(Reuters) - Institutional investors are being selective in their return to emerging markets after a heavy sell-off, as there are too many pitfalls for a long-term portfolio to make a winning strategy out of simply buying cheap.
More than $50 billion (29.9 billion pounds) flowed out of emerging stock and bond funds in the first quarter of 2014 as rising U.S. yields, China's economic slowdown and political uncertainty drove investors away from higher-risk assets. But the tide appears to have turned.
Emerging stocks .MSCIEF hit their highest level in almost five months on Thursday after four consecutive weeks of rises. Emerging dollar debt has risen more than 5 percent this year, outperforming U.S. Treasuries and global corporate bonds, and even less popular local currency debt managed a rise of 3 percent.
Cheap valuations after months of selling opens up easy trading opportunities for those who can get in and out quickly.
But long-term investors need a strategy that both exploits a short-term rebound and minimises losses from long-term structural economic difficulties such as the higher cost of funding for companies.
"The long-term investment landscape suggests emerging markets will continue to underperform in the long run. A rising rates and strengthening dollar environment is a real headwind," said Andy Warwick, multi-asset portfolio manager at BlackRock.
"In the short term, there are tactical opportunities in emerging markets. We're already starting to see that, looking for value, as stabilisation of U.S. yields has made emerging market carry more attractive."
BlackRock has made a number of long and short trades in Turkish equities - buying and selling in a matter of weeks to capture tactical opportunities.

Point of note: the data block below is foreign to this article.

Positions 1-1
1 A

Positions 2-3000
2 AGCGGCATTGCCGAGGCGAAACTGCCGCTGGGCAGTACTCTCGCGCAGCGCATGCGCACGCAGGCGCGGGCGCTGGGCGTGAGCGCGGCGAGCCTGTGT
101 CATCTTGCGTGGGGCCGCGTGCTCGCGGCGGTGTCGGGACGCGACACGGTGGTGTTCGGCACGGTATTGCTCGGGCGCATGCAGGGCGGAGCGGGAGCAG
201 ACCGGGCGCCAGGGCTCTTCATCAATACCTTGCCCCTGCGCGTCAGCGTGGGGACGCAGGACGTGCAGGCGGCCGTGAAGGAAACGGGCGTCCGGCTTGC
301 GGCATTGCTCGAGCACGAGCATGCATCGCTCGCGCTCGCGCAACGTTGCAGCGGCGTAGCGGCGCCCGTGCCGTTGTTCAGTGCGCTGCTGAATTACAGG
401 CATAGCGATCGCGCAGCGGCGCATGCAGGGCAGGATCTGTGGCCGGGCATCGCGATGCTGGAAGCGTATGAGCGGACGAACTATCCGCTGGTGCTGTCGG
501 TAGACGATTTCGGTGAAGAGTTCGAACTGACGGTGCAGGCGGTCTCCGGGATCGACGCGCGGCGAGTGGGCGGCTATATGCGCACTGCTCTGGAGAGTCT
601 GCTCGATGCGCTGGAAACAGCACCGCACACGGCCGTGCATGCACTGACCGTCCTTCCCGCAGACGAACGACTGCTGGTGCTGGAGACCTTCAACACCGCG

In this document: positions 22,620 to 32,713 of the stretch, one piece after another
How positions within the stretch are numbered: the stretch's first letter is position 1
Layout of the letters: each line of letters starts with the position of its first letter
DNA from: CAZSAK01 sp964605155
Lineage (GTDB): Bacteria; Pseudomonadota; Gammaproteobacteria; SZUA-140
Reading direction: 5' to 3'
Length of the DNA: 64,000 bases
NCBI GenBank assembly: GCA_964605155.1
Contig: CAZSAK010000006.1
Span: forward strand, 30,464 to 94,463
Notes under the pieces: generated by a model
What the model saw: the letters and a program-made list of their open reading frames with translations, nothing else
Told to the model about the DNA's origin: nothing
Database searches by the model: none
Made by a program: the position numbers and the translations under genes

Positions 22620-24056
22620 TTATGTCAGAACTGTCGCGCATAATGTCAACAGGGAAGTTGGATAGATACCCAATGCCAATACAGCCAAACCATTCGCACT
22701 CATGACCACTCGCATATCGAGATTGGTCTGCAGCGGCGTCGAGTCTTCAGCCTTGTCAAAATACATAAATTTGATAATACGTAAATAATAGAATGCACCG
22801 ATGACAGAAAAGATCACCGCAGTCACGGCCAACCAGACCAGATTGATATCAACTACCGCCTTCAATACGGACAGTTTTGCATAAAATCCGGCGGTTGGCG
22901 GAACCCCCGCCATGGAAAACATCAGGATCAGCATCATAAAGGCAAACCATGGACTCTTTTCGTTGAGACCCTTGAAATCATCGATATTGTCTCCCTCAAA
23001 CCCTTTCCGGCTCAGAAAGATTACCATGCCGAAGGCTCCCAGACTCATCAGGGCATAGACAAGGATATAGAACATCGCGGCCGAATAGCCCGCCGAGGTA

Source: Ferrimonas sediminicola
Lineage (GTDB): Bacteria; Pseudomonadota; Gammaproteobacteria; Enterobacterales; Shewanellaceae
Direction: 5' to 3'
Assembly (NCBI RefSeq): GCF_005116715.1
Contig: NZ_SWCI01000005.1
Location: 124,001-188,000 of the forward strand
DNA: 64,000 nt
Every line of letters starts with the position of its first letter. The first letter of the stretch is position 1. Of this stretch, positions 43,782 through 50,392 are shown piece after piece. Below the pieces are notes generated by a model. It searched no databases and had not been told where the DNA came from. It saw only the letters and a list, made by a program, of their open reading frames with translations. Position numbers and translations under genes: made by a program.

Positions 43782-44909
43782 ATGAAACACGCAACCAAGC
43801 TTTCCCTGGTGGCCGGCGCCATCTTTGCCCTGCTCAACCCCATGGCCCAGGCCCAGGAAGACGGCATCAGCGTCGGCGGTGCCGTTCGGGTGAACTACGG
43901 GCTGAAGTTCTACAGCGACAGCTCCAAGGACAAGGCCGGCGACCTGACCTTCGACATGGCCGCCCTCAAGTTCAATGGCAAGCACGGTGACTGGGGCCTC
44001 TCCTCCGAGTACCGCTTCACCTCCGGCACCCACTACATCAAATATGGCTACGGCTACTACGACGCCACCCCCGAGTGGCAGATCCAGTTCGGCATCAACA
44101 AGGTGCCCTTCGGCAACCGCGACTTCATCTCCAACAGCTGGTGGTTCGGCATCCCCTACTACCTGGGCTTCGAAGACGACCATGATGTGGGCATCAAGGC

"It's about being tactical and (finding a way to) capture and embrace volatility. The market needs to get used to what a rising interest rate environment looks like. Rising rates create volatility, and volatility creates opportunities," Warwick said.
In the past two weeks, emerging-market-dedicated equity funds saw $5.4 billion of inflows, according to EPFR, which analyses mutual fund data.
In the week to April 9, the broad Global Emerging Market (GEM) equity funds group attracted the biggest flows at $3.47 billion, in a sign that retail investors are indiscriminately scooping up beaten-down stocks.
"A lot of investors treat EM as a basket case, and they go in and out. But we believe, particularly in EM, investing in the index is a poor choice. The benchmark is skewed towards these companies that may suffer for a little longer," said Enrico Camera, emerging equity fund manager at Swiss-based GAM.
"We don't see profitability in EM. And we struggle to see a bull market in EM in the long term. At the same time, if you are selective, there are a lot of opportunities."
Camera likes the EM consumer discretionary sector, which will benefit from the increasingly wealthy middle class.
He said EM-listed consumer staple companies, on the other hand, were on GAM's list for short selling, as were steel and iron ore-related firms.
In fixed income, dollar and euro-denominated hard currency debt funds grabbed more flows ($0.85 billion) than local currency ones ($0.3 billion), according to EPFR.
Denis Girault, head of emerging market fixed income at Swiss investment manager UBP in Zurich, recommends that investors take advantage of price distortions to buy investment grade EM corporate debt, which is yielding more than junk-rated European corporate bonds.
The latter, rated double-B, are yielding on average 5.2 percent, while higher-quality emerging market corporate debt with a triple-B rating is yielding 6.6 percent.
This gap is a result of huge investor demand for high-yielding debt in developed economies.
"We have today true arbitrage opportunities which have emerged in the last couple of months," Girault said.
"Companies have far more flexibility to adapt. Your best bet is investment grade."